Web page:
MISSION & PROGRAMSMission:
The mission of the Maine State Society for the Protection of Animals is to protect the health and welfare of neglected and abused equines. The vision is the elimination of equine abuse and neglect.
The MSSPA provides superior rehabilitative care as well as access to veterinary services 24 hours a day, and maintains nearly forty equines on its farm facilities. Each year dozens of horses are placed at the Society's farm facilities by Maine law enforcement agencies. Following rehabilitation, most animals are adopted into permanent homes. Those unsuitable for adoption remain at the Society for the balance of their natural lives.
Our organization provides programs involved with equine rescue, adoption & retirement
Our organization provides community outreach and/or public education programs involving horses.
Our organization is directly responsible for the care and shelter of equines involved in our programs.
100% of our total programs and services are horse-related.
Our organization does not use satellite, overflow, foster, and/or outreach facilitiesHorse Rescue, Rehabilitation, Retraining & Re-homing:
Overview of our programs involved with rescue, rehabilitation, retraining, re-homing and/or retirement:
MSSPA is New England’s premier horse shelter. It partners with state and local law enforcement to provide shelter and care for abused and neglected horses and collaborates wherever possible to maximize the resources of all:
•MSSPA has a memorandum of understanding with Maine’s largest private horse rescue, Horses With Hope. There, talented horsewomen work with Society horses seeking new permanent homes. All services, including care, training, and board of the horses, are provided at no cost to the MSSPA;
•Equine rehabilitation and sanctuary – Volunteers and paid staff, together with veterinarians and farriers, operate the shelter and a sanctuary for rescued equines who cannot safely be placed in adoptive homes;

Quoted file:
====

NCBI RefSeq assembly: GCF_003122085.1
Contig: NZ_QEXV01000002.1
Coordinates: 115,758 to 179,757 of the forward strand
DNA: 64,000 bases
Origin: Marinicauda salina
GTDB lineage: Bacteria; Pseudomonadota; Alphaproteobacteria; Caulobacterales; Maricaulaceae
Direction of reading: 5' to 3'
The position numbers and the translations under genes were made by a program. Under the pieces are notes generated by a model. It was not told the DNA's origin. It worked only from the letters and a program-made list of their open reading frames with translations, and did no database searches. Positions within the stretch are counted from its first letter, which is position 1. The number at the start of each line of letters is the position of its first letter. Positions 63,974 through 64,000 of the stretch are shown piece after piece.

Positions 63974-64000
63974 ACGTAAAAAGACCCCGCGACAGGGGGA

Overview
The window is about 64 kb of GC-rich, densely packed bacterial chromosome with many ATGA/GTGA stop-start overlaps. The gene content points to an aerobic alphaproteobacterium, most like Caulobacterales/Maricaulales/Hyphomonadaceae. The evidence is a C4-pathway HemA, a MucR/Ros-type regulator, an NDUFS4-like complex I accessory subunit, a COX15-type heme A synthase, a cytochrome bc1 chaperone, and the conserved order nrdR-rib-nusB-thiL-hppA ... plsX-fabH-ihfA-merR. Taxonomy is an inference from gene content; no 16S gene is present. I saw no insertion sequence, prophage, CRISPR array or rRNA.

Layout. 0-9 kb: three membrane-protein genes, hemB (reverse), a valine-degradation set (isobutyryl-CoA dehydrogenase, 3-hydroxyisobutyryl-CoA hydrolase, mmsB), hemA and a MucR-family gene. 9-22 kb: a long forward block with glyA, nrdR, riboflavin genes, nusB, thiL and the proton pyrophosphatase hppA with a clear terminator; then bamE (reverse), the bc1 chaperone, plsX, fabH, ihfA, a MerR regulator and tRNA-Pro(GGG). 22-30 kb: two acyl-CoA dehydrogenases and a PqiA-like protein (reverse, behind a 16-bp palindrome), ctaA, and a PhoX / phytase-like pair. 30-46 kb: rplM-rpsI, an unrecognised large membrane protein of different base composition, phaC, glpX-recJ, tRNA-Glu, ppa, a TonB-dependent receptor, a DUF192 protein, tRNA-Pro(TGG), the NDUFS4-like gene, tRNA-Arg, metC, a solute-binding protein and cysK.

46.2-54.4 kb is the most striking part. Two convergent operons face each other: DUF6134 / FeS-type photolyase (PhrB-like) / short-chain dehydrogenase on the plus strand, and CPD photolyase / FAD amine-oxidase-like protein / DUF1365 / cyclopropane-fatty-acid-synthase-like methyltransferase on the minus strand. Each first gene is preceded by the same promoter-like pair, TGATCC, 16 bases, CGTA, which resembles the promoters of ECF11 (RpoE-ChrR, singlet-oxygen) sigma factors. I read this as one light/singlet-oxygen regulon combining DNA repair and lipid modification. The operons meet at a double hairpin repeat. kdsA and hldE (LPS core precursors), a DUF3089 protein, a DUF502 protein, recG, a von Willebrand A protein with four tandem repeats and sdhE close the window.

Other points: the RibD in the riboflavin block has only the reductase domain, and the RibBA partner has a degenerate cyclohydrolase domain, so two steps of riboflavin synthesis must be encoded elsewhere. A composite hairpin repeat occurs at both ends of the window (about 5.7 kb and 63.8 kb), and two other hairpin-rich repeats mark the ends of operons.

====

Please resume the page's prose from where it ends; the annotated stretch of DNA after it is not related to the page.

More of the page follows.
•Adoption – A successful horse adoption program, which includes a careful screening process, pre-placement check of adoptive homes, execution of appropriate legal documents because MSSPA believes there is a right home for every horse, and annual follow-up with each adopted horse for the duration of its lifetime;
•Maine Horse Matchmaker – A free service operated by the Society which offers promotion, networking, and matchmaking services for horses in need of rehoming. It provides assistance to horse owners no longer able to care for their animals, regardless of the reason, and endeavors to keep horses out of the shelter system;
•Feed and Care Bank – A program to provide temporary, emergency assistance to Maine horses in need. MSSPA expends funds on a range of items, from hay to vet care; and
•Farmland preservation – A large open-space agricultural enterprise on its 124-acre farm annually produces an average of 7,500 bales of hay to help sustain the horses in the shelter.
Community Outreach and/or Public Education:
Overview of our programs involved with providing community outreach and/or public education programs involving horses:
•The Society collaborates with several animal shelters in Southern Maine to provide summer camper experience and humane education;
•MSSPA staff offer hands-on learning opportunities at River Road farm and presentations to teach the many aspects of animal welfare at no cost to the public;
•Society staffers are eager to bring awareness to the life-saving work of the MSSPA. Hands-on learning opportunities at River Road farm and presentations to the public are available upon request;
• Volunteer and paid staff opportunities for incarcerated women who are housed nearby at the Southern Maine Women’s Re-entry Center. The program is designed to give women the skills and experience they need to successfully live as positive citizens and employees after they transition from state correctional facilities into their home communities. The program is a benefit to the horse shelter and to the almost 50 women participating in it since its inception.